Apparently, a pair of Los Angeles Lakers fans — hoppin' mad and super sad at their team's early season struggles, capped off by a 95-86 loss to the Utah Jazz at EnergySolutions Arena on Wednesday — chose to express their anger in a completely ridiculous, aggressive and over-the-top manner. "But Dan," you ask. "What makes these two different from the regular, garden-variety Lakers fan who expresses his anger in a completely ridiculous, aggressive and over-the-top manner?" The two-word answer: Pepper spray.
Seriously. A Laker fan has been accused of firing a fire extinguisher-like field of pepper spray at a Jazz fan. The details, from Janelle Stecklein at the Salt Lake Tribune:
Salt Lake City police Detective Josh Ashdown said a pair of Utah Jazz fans were attending the basketball game Wednesday night when they started trash talking with a pair of Lakers fans.
The discussion escalated and the Lakers fans challenged the Jazz fans to a fight, which they declined, Ashdown said.
Security threw the two Lakers' fans out of the game, but they apparently decided to stick around to continue the confrontation with the Jazz fans, he said.
The Lakers' fans spotted the Jazz fans standing on the corner of 100 South and 400 West and started trash talking again.
At that point, one of the Lakers' fans pulled out pepper spray fogger and let loose with it, police said.
OK, cool. Very reasonable.
Let's establish as a baseline that, generally speaking, grown men should not be squawking and squabbling and challenging one another to fistfights. This is especially true in Utah, where a contest of fists almost certainly runs afoul of somewhere between 11 and 15 legal and moral statutes. This is a way worse way to spend your time than watching Dwight Howard dunk or Gordon Hayward run around doing about a billion cool little help-you-win-games things between missed jumpers. These gentlemen all would have been better served just having a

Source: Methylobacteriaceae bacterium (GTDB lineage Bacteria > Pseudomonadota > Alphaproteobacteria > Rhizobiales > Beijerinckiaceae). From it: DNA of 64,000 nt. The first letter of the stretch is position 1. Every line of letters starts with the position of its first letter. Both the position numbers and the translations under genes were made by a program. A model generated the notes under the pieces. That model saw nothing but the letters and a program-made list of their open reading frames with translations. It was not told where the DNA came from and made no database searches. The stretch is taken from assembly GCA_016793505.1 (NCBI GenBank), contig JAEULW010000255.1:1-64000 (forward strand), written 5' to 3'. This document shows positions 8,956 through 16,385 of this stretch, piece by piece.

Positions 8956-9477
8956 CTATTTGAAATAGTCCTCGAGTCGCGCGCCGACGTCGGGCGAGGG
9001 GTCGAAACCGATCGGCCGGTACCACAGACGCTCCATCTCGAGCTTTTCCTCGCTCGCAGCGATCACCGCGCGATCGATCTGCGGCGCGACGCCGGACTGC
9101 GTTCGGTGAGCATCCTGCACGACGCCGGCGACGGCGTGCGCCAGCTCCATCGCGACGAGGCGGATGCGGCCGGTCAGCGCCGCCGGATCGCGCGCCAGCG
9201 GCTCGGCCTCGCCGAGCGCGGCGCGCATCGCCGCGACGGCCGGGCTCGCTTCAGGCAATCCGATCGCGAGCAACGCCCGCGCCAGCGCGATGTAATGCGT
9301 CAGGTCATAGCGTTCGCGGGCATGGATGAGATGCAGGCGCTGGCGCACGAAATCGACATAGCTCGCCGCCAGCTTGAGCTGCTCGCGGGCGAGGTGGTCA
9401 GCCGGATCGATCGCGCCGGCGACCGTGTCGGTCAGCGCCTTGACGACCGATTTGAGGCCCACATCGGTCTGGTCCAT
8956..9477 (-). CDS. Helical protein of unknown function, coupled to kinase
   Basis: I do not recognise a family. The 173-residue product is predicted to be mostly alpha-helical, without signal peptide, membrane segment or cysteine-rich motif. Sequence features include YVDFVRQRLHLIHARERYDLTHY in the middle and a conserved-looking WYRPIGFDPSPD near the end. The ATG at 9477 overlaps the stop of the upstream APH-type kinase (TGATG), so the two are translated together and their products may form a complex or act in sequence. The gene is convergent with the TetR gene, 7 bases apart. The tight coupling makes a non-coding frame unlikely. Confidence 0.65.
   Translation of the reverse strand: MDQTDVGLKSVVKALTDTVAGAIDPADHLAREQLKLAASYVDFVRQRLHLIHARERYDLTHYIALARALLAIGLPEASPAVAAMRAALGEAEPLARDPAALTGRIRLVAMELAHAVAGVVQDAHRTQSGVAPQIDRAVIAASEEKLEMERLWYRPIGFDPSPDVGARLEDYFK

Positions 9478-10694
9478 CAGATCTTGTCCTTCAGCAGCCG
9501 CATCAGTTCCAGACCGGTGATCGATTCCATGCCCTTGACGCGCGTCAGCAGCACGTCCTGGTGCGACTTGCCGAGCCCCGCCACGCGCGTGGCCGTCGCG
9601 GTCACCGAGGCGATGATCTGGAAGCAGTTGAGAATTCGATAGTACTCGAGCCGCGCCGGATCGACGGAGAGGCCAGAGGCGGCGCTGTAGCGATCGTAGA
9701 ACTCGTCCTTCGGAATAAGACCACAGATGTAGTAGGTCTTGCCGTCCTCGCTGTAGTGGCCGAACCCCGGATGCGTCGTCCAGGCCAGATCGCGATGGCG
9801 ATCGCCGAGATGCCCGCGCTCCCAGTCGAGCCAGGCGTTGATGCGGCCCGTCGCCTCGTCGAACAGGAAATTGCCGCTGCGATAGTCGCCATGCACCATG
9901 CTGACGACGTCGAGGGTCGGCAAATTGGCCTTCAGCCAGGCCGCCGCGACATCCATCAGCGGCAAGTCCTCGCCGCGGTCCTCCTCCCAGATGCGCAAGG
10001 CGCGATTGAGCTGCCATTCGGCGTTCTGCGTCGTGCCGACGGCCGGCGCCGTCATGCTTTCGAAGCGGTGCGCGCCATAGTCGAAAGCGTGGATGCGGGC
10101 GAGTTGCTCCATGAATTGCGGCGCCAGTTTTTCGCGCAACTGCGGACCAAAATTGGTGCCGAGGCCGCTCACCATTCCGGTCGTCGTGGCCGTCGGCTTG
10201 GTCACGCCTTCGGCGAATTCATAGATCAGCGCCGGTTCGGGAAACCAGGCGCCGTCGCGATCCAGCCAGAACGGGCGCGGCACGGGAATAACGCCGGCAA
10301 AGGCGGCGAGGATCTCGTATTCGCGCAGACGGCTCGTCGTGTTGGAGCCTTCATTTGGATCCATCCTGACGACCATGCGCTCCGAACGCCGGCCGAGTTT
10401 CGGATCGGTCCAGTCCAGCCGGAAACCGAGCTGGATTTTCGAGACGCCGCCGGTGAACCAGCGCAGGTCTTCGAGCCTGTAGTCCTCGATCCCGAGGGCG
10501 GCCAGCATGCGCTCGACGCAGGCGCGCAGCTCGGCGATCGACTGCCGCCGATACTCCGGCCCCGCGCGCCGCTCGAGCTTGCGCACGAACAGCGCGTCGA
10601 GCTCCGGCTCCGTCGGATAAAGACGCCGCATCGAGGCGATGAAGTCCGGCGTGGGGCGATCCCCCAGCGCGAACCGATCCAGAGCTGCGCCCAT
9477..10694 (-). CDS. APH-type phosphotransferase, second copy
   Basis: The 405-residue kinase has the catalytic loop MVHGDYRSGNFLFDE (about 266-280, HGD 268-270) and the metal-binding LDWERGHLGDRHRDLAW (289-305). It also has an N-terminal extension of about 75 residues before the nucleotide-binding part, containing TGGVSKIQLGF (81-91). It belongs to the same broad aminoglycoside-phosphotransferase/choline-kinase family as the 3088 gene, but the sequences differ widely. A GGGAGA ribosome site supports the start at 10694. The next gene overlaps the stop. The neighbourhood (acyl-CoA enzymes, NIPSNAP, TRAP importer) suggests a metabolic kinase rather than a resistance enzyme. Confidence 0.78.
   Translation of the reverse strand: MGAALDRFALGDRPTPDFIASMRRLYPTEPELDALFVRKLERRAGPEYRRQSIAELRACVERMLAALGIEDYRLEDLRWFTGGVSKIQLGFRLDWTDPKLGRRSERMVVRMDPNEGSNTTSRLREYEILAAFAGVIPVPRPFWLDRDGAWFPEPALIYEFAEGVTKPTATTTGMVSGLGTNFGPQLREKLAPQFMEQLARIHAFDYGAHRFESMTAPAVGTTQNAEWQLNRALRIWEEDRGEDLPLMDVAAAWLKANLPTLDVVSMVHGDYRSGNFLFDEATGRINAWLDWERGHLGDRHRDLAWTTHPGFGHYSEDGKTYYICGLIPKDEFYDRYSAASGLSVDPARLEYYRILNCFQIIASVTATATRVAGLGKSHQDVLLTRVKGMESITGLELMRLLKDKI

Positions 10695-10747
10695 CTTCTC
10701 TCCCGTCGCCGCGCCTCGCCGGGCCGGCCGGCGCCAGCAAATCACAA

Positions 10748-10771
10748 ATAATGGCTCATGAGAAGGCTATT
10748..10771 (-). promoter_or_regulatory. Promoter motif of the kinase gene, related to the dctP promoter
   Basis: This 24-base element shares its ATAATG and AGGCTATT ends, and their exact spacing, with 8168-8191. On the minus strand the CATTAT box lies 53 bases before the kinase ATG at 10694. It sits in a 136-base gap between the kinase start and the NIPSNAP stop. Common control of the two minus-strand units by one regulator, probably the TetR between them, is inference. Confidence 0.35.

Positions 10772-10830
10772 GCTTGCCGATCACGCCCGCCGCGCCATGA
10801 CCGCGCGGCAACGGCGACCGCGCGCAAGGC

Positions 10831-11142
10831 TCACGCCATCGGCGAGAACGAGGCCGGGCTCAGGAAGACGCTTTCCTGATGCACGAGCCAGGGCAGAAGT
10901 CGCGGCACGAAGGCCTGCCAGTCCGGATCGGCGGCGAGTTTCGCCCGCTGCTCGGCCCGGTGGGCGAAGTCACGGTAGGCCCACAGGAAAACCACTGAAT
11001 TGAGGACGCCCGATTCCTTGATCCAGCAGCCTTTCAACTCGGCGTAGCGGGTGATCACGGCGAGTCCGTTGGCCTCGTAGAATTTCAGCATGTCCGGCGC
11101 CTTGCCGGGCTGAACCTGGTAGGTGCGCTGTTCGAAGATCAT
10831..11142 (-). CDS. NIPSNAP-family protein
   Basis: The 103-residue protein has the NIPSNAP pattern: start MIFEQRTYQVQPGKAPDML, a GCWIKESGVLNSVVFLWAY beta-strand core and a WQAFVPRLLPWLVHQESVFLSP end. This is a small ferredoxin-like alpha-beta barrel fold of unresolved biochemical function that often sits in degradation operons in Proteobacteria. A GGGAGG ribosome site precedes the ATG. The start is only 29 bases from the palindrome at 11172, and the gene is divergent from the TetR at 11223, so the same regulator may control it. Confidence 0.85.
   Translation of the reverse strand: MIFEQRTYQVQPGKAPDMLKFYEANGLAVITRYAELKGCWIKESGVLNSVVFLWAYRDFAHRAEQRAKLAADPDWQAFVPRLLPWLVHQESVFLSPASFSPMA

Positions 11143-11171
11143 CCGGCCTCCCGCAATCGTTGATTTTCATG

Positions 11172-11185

Coke — crap, no caffeine, um, water? — and a smile, and watching the game unfold.
THAT SAID: I kind of get the first two stages of this absurdity, but am having a hard time reconciling the third.
For starters, if you're jawing with fans of the opposing team, things get heated, you throw down the gauntlet to shoot the fair one and your quarries decline, the molten macho core in the center of my brain understands the urge to continue pressing them, to question their masculinity, to continue pursuing conflict, because now you are pretty sure that they don't want problems with you, which is like catnip to a meathead aggressor looking to prove his dominance. Of course you're going to push what you perceive to be an advantage in displaying how tough you are, especially when you've got reason to believe you face relatively little danger from dudes who just said they don't want it with you.
On top of that, if this initial aggression leads to you being ejected from the game like a couple of Thomas Robinsons, then of course you're going to stick around and try to catch the dudes who wouldn't fight you before in the hopes that they'll fight you now. You're not going to accept any blame for your predicament, because you're all jacked up on rageahol and eager to smash. Plus, you'd earmarked that time for watching the purple and gold. What else are you going to do? Again, in the context of a couple of creeps looking to get into a fight, this all checks out thus far.
The problem I have is with re-encountering those two Jazz fans, re-engaging them in pursuit of combat with the understanding that they didn't want beef ... and then using chemical weaponry on them. Didn't you establish that you didn't think these guys were tough? Didn't you wait around just so you could prove it? Doesn't having to use a foreign object in the process basically completely sap the moment of any fortitude, masculinity or toughness? It makes all that time waiting around seem like a waste; you don't even get to look at yourself in the mirror later, satisfied at having rearranged some jerk's face. There's nothing cool about it — it's just lame.
It could get much worse than lame, too. Salt Lake police are reportedly looking for a "Latino in his early 30s who was wearing a Lakers jersey" in connection with the attack — so, y'know, keep an eye out for the fuzz, Wilmer Valderrama — and, if they find him or his partner in crime, a 95-86 loss will be the least of their worries.
Hat-tip to SLAM's Marcel Mutoni.
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